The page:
That singy thing Costco… no…Tosca... Mate, this is just like adventure crossed with Eastenders! There’s jealousy, revenge, manipulation, escaped prisoners hiding out, fighting and of course, the old soggy sandwich. Love, love, love is the pinnacle vibe…ahhh nice eh? Well, this dude who is a hardcore political prisoner manages to liberate himself, hides out in a church then runs off with some woman who someone else has his eye on. Bit tragic, bit of the old suicide too. Then the old girl has to marry the bad man, but switches up and shanks him down at the last moment. That’s almost all, I’ll leave the ending for you to watch…

Spotlight on ...

Cambridge Women’s Resource Centre by Emma Cook Cambridge Womens Resource Centre (CWRC) is run by women for women. They are sensitive about some of the issues experienced by women so males (over creche age) are only allowed in the building by appointment. The centre offers a wide range of classes from Tai-Chi to practical woodworking and everything in between. I regularly take part in the Creative Group meeting on Friday mornings. The Creative Group is led by Penni Walker. The group is currently concentrating on customising and decorating boxes. We glue and sew fabrics, painting and ink stamping, with a view to including pieces of creative writing in or on them. Suggestions and ideas for words have been to write our own, or adapt a poem, verse or song, or, for boxes dedicated as gifts to children, a nursery rhyme or a personalised greeting message. I made this box (pictured) as a gift for someone who needed somewhere safe to keep her treasures. The women who attend often do art and crafts on their own as a hobby. When I initially met Penni we discussed how that although being creative in your own time is a good source of well-being, it can also be isolating. The impetus of the group is to be creative together; being social, ‘having a laugh,’ and creating a relaxed and friendly environment where all ideas and skills are welcomed and encouraged rather than applying any pressure to complete a final product.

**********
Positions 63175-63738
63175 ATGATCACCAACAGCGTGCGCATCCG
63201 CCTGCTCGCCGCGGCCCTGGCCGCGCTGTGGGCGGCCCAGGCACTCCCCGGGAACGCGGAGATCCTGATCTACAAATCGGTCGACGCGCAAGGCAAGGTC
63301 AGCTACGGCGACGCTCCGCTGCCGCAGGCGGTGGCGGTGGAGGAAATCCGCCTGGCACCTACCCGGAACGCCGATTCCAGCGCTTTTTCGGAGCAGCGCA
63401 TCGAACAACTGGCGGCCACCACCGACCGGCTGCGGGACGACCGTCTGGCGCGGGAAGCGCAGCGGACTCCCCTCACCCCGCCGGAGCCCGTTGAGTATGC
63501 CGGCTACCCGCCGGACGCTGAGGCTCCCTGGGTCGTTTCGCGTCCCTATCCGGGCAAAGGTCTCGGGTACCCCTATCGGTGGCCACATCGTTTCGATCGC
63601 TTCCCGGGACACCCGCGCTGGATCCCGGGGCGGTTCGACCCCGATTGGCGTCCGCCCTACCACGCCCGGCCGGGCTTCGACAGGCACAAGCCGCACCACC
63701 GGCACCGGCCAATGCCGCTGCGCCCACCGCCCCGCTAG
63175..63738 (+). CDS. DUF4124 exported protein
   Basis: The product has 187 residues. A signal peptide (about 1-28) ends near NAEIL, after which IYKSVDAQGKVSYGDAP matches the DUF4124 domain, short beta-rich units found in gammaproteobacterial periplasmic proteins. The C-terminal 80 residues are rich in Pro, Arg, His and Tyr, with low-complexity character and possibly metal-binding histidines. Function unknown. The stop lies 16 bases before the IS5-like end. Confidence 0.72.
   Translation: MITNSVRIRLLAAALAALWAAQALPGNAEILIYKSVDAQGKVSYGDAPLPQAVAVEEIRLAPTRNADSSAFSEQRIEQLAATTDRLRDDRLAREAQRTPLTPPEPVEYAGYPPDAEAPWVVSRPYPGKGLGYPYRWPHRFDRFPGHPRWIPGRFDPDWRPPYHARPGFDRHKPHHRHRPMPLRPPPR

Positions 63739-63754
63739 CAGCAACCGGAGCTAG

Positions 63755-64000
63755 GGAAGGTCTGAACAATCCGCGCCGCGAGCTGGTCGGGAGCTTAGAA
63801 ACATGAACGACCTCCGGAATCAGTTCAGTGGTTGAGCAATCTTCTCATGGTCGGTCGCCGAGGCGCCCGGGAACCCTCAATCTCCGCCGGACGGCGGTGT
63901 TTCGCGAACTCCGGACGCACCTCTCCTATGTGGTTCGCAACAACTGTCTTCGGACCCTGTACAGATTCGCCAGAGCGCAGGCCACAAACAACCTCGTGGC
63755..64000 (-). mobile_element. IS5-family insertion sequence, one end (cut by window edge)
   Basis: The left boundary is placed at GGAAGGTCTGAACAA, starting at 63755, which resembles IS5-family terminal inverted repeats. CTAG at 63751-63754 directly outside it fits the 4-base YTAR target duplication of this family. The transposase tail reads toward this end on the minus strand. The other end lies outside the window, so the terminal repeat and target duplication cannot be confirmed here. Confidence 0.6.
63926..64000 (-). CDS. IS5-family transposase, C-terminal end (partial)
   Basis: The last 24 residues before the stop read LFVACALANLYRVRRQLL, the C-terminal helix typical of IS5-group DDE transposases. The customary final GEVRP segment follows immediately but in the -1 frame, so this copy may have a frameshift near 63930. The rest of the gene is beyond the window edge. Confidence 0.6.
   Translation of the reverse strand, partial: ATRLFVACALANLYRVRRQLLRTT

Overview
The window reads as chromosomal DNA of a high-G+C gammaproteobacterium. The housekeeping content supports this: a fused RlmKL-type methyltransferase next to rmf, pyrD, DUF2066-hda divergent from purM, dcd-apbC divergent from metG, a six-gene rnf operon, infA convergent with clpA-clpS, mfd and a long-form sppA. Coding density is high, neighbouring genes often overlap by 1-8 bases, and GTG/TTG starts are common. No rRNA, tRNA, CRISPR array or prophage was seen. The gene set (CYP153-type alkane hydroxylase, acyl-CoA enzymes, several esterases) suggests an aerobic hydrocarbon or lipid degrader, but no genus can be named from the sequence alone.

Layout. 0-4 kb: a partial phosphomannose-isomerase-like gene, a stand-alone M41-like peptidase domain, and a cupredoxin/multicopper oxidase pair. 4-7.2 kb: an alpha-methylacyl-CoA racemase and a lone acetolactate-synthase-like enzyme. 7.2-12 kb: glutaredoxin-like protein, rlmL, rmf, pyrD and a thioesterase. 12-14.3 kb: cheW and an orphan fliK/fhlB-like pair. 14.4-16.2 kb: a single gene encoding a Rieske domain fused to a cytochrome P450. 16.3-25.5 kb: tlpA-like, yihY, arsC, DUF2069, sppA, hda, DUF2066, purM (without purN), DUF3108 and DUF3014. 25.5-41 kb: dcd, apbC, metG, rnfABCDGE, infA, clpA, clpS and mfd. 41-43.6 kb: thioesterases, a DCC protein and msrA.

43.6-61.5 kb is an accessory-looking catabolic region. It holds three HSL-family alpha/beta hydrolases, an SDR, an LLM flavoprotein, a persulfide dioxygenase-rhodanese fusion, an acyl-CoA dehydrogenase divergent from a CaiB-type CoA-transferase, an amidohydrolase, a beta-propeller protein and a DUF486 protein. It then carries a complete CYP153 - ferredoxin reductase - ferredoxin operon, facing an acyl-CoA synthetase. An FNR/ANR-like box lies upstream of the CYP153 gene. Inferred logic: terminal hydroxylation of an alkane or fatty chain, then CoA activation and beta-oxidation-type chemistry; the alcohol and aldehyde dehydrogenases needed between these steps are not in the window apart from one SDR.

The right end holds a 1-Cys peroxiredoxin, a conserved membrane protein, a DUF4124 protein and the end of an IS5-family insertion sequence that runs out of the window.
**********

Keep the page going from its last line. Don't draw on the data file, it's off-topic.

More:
Creative Group: Friday 9.30 -12 Cambridge Women’s Resource Centre Hooper St CB1 2DN 01223 321148

MARCH 2013 | FLACK | PAGE 13


Roz Pinkney meets Dance Moves


have been attending FLACK for about two years now and I love my “job” making greeting cards. However I have noticed recently that our team of journalists is rather small and no doubt overworked so I thought how proud I would feel to be part of something I admire so much as well sharing their workload a little. I wanted to write on a topic related to physical activity so I was delighted when I got the opportunity to interview Filipa and Kathryn from Dance Moves. Kathryn had a career as a ballet dancer as well as many other types including tap, contemporary and folk. Filipa has worked as a dance teacher and movement therapist. Dance Moves began by working with patients at Addenbrookes. They used dance as a very natural, more inviting form of physiotherapy to complement the medical treatment of a range of illnesses from arthritis to cardiovascular disease. They have since worked with a range of groups throughout Cambridgeshire; children in schools, pregnant women, older adults, those with physical and mental disabilities and impairments and neurological problems right through to people in great health and fitness such as professional dancers. Dance has so many functions. It is a primary form of communication, and so appeals to children and can help them develop their social skills and enhance their creativity. Filipa has been struck by how thrilled and filled with self-belief children are when given a chance to see their performances, so she likes to use documentation such as film or photography. I wondered if you need a special talent for dance. Kathryn pointed out that people are moving everyday and these same very simple gestures can be the foundation for dance. Dance Moves is committed to including any interested individual and can adapt to all levels of mobility as well as ability. For example they teach chair based dancing to clients who have limited mobility and/or strength. The idea is that participants approach dance as a PAGE 14 | FLACK | MARCH 2013